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A missionary journey

by
24 January 2014

A new tourist route in northern Chile has brought life back to its adobe churches, and to indigenous Andean culture. Nicki Grihault takes a look

Nicki Grihault

Way of the Missions: a road shrine en-route to Belen

Way of the Missions: a road shrine en-route to Belen

AS WE wind down the narrow road to the tiny green oasis of Socoroma - a village surrounded by ancient stone terrace cultivations of oregano, once traded with the Inca - my eyes rest on the terracotta-painted church with its smart new paja brava (tall altiplano grass) straw roof.

The church of San Francisco de Asis was once a beacon of hope for mule trains on the "silver route" from the Potosi mines in Bolivia to the busy port of Arica, in Chile. Today, it is one of 31 Spanish-built adobe mission-churches in Aymara Indian communities that are being restored as part of a new sustainable tourism circuit - "Ruta de las Misiones" (the Way of the Missions) - to attract visitors to the seldom-visited far north.

It helps to have a head for heights to follow the circuit, which skirts lakes and volcanoes, and crosses desert hills and canyons to take in churches in villages more than 10,000 feet above sea level. Even after a night at Terrace Lodge, in Putre (an hour's drive from Arica), acclimatising at almost 11,500 feet, I still experience a touch of altitude sickness when I visit the church in Parinacota, in the Lauca National Park.


IN PARINACOTA, alpacas - some with red wool charms in their fur - graze on the bofedal (wetlands) beneath a snow-capped volcano. Nearby are high-altitude lakes, hot springs, and a dazzling white salt-pan, Salar de Surire, through which flamingos delicately pick their way.

It is spring when I visit, but a dusting of snow has covered Parinacota's pretty 17th-century Church of the Virgin of the Nativity, not yet restored, where black bin-bags cover cracks in the adobe walls caused by successive earthquakes.

We find the baby-blue painted door locked, but for those fortunate enough to see inside, Andean Baroque murals (so called because of the convergence of indigenous and Spanish influences) of shepherds herding llamas depict a life little changed in centuries.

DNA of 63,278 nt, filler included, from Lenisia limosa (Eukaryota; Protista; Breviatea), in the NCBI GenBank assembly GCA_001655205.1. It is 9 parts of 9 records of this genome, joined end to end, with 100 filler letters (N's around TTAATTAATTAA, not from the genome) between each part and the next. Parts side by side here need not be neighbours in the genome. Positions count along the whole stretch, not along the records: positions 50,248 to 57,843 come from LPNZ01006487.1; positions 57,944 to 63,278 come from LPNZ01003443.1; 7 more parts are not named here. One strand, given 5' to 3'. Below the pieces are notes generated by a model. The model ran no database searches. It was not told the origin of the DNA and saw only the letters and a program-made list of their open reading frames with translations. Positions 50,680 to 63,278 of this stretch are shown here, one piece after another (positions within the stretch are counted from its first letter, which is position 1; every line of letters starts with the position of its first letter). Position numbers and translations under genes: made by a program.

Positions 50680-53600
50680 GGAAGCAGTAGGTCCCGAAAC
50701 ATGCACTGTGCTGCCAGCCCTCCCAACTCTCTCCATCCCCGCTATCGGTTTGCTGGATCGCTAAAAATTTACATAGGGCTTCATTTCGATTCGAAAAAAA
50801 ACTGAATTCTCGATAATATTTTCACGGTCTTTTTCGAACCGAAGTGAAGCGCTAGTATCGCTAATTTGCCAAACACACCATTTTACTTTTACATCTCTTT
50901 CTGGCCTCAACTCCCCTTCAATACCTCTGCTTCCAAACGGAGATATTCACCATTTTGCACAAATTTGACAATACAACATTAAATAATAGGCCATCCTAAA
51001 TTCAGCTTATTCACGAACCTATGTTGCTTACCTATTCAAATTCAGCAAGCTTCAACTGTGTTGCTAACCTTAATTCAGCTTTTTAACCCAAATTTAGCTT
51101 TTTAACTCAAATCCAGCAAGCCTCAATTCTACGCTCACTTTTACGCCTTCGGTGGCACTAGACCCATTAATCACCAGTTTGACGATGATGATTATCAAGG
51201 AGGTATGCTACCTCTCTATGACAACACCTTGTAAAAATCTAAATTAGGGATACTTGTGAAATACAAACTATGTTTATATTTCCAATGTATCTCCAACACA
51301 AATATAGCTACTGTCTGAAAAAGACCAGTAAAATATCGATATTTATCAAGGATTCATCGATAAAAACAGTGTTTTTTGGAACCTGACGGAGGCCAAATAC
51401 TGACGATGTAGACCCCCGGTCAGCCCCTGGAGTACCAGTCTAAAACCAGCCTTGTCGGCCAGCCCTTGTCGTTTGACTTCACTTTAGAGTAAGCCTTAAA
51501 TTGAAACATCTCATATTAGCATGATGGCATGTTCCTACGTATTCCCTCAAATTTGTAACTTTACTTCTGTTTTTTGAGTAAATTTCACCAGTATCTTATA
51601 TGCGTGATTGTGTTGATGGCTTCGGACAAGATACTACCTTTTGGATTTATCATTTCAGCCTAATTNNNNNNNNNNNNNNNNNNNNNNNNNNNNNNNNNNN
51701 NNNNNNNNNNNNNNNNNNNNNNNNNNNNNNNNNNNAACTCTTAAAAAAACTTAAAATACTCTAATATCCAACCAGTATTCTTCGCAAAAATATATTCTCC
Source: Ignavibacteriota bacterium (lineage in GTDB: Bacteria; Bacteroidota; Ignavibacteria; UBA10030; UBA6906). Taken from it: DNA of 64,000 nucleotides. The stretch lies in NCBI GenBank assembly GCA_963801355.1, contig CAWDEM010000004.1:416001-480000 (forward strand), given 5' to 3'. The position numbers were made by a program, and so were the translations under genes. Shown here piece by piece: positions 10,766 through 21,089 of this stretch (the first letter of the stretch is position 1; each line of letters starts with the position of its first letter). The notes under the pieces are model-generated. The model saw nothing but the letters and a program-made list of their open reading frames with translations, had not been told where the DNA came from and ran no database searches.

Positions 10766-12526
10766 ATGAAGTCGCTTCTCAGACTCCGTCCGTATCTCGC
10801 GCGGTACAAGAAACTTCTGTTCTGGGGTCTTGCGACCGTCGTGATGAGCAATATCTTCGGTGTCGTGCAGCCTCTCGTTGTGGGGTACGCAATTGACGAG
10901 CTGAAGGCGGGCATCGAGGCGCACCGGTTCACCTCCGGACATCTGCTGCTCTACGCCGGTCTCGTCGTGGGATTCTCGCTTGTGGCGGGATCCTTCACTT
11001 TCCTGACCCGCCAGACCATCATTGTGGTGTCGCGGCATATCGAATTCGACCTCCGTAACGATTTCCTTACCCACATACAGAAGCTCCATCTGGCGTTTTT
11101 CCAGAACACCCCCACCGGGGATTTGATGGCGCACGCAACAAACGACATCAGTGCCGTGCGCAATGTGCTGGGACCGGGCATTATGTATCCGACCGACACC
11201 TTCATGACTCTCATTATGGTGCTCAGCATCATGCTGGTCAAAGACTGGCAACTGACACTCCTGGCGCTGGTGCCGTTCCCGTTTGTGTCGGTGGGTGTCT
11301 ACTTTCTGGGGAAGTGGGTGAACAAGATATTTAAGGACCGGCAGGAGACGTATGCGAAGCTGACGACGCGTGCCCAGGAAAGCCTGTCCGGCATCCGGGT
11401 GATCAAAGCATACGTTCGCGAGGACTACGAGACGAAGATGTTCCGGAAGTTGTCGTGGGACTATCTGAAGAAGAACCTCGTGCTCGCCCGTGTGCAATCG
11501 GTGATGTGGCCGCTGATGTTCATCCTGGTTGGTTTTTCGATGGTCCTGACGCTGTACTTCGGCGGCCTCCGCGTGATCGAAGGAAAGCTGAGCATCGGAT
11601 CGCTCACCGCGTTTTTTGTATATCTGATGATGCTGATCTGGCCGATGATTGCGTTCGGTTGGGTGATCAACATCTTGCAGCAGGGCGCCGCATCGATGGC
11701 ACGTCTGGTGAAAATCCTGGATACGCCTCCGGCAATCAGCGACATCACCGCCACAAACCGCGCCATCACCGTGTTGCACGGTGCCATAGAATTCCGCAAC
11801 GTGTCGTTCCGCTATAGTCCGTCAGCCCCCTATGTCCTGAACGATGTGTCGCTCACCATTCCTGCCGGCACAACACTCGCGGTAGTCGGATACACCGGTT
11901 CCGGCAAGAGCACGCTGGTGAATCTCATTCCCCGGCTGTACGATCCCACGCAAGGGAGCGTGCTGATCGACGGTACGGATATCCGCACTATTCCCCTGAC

Change has come over the past 20 years, however. Poverty, and lack of education and opportunity have driven many Aymara to the coastal cities. Some villages are now largely ceremonial, only bursting into life during religious fiestas - Belen has 40 residents; out of 50 houses in Parinacota, only 29 residents remain; and only two people remain in remote Pachama - although the hope is that the villages will come back to life.


IN SOCORAMA, the key to open the church proves less elusive. But it is perhaps the presence of Alvaro, from Fundación Altiplano, the Chilean NGO behind the church-restoration project, that prompts the smiling locals to produce the key.

Inside, Alvaro points out the bamboo roof-struts, authentically retied with llama gut; a wooden coffin-bearer, used to parade the dead around the streets before burial; and statues of saints repaired using original cactus wood.

Along the route, Aymara women have been learning to make replica statues of the saints, using plastic bottles rather than protected cactus, to provide new sources of income; other Aymara have been learning or refining traditional building skills so that they can maintain the churches.

In a side room, we stumble on a metal scuttle filled with ash from a pawa ceremony, where a small brazier is lit on a piece of traditional woven textile laid with spices, coca, and wine, as an offering to the earth (here, Roman Catholic faith has blended with an ancient world-view to create a unique Andean Christianity).

Until 30 years ago, the priest travelled to Socoroma, and other scattered Andean villages, by horse, where tarmac is being rolled out over the dirt and gravel. Newly whitewashed adobe houses now also line the cobbled streets, and geraniums fill the village square.